Computers are extremely good at performing repetitive tasks, particularly for mundane things such as appointment reminders. By extension, EHRs excel at the same type of functionality, particularly when applied to patients with chronic disease. Individuals with complex co-morbid conditions require a great deal of management and generally this is more about consistently applying rules and reminders than dealing with acute complicating problems.
The following are important points to consider:
- Reminders are an integral component of Meaningful Use: The ability to “Send reminders to patients for preventive and follow-up care” can be selected by eligible professionals as one of the 10 menu-set Meaningful Use measures. The patient population that you serve will influence your choice of this particular measure. If you have a large 65+ patient population with a high prevalence of chronic diseases, your practice may be a good candidate for this measure.
- There are a number of mechanisms that an EHR may utilize to send reminder messages. Reminders can be generated internally by the EHR and directed to a specific individual. This could simply trigger a reminder to call a patient about an upcoming test or appointment. Reminders can also be auto-generated and sent directly to patients as text messages to their mobile phones or as email. Because mobile numbers and email addresses change from time-to-time, you must have an internal quality control mechanism to ensure that this information is kept as up-to-date as possible. Because physician to patient communication by phone has not been a standard process to date, the doctor’s office may not be on the list of individuals to notify if a mobile number changes.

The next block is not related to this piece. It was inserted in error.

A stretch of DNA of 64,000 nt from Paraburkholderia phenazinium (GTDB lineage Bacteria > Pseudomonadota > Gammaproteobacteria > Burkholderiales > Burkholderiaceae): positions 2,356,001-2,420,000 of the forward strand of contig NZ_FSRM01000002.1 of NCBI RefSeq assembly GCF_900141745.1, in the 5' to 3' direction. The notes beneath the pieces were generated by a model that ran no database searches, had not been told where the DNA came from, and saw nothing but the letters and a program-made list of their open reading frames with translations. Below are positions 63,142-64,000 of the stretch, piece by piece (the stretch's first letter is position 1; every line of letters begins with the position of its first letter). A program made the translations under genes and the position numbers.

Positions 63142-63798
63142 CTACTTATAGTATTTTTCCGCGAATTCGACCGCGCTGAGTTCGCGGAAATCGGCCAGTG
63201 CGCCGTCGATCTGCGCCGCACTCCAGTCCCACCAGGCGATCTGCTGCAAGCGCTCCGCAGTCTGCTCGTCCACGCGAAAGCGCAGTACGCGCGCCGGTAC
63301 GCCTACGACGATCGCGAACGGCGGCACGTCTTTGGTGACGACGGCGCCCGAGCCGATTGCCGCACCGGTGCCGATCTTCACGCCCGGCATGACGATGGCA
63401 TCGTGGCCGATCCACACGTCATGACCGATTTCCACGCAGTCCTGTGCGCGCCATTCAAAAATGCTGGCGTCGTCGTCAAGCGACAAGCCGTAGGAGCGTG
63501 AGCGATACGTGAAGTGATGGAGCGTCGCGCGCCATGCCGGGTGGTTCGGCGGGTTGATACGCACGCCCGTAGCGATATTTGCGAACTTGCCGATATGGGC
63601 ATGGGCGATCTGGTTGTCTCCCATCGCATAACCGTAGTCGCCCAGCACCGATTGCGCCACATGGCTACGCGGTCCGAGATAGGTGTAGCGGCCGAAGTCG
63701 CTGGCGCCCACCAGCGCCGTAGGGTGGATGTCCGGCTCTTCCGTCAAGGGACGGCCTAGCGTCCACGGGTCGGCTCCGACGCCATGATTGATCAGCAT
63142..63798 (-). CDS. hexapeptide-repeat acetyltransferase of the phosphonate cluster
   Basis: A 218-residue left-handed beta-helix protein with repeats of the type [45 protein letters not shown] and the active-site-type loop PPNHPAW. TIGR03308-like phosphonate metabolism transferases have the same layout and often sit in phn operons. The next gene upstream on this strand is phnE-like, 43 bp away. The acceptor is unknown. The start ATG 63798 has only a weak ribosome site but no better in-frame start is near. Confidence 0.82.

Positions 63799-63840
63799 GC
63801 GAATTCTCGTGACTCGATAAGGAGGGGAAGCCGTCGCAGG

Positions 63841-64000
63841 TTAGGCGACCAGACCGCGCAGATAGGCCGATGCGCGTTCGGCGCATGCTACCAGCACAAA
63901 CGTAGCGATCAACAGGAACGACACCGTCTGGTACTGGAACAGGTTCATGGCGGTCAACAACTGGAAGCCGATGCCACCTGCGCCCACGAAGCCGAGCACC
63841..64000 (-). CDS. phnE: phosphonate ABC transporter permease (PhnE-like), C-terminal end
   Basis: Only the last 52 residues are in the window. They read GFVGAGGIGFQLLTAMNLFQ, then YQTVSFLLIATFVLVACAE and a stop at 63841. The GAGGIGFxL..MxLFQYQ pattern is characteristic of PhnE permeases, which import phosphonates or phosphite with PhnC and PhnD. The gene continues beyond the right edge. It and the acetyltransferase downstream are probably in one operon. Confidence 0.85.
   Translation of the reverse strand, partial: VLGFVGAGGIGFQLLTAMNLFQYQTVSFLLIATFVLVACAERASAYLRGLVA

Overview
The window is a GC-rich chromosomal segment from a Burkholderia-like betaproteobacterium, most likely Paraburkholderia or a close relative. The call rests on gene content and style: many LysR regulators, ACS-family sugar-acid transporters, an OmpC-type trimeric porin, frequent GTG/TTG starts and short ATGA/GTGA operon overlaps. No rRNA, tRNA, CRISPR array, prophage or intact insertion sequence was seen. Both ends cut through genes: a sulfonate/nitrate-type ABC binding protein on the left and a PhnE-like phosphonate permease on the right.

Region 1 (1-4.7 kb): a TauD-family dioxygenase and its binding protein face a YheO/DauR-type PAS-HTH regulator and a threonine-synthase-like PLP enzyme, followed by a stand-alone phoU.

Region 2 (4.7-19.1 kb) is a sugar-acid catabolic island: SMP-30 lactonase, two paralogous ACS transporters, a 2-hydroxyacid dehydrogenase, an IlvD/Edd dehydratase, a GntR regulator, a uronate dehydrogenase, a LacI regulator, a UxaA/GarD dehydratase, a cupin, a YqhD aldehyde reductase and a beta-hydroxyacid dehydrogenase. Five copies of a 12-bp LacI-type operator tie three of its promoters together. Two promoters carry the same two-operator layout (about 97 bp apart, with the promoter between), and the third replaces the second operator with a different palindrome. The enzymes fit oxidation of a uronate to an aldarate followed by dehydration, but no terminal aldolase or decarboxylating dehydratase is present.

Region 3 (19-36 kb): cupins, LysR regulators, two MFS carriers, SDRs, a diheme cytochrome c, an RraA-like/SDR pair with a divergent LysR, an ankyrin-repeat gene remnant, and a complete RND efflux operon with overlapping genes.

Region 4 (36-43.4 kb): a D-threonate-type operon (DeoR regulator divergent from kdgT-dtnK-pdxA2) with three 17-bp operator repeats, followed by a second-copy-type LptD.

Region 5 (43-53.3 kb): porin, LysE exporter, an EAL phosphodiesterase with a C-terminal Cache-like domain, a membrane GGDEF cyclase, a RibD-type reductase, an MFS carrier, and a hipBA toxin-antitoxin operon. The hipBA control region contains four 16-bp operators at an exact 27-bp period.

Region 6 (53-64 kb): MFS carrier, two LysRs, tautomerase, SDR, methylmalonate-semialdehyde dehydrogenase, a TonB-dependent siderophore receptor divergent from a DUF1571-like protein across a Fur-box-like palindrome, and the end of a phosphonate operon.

- Spend some time with your EHR vendor or potential vendor (if you are looking for a solution) and learn how to set up or develop reminder patient messages. Ideally this should be a capability for anyone in the practice with the correct authority. Remember to establish rules for both template creation and reminder messages in order to adhere to best practices. For example, what time of day is best to send out reminders? How many times should reminders be sent?
- Test all reminder messages at least once, particularly if they are being transmitted via email or text message. Once the reminders are in place, users of the system will assume that they are working properly. Technical glitches do occur from time-to-time, particularly when software is being updated. Not only can undelivered reminders have a significant impact of quality of care, but they will also hurt your bottom line if regularly-seen patients do not attend appointments because they have not received a notification reminder.
- Reminders and recall messages improve quality of care by enforcing a disciplined approach to chronic disease management. When used properly, they are an effective proxy measurement that you are providing comprehensive care to appropriate patients.
Finally, ensure that your reminders and recall messages do not include any protected health information in contravention of HIPAA (Health Insurance Portability and Accountability Act). It may be tempting to provide more detailed results and information directly within the reminder message; however, if sent to an incorrect mobile phone or email catch-all, these messages should not contain personally identifiable information that could result in negative consequences for that individual.
Do you use patient reminders and recall in your EHR? Have you optimized the reminder and recall capability in your EHR? Share your experiences and best practices by adding feedback or comments.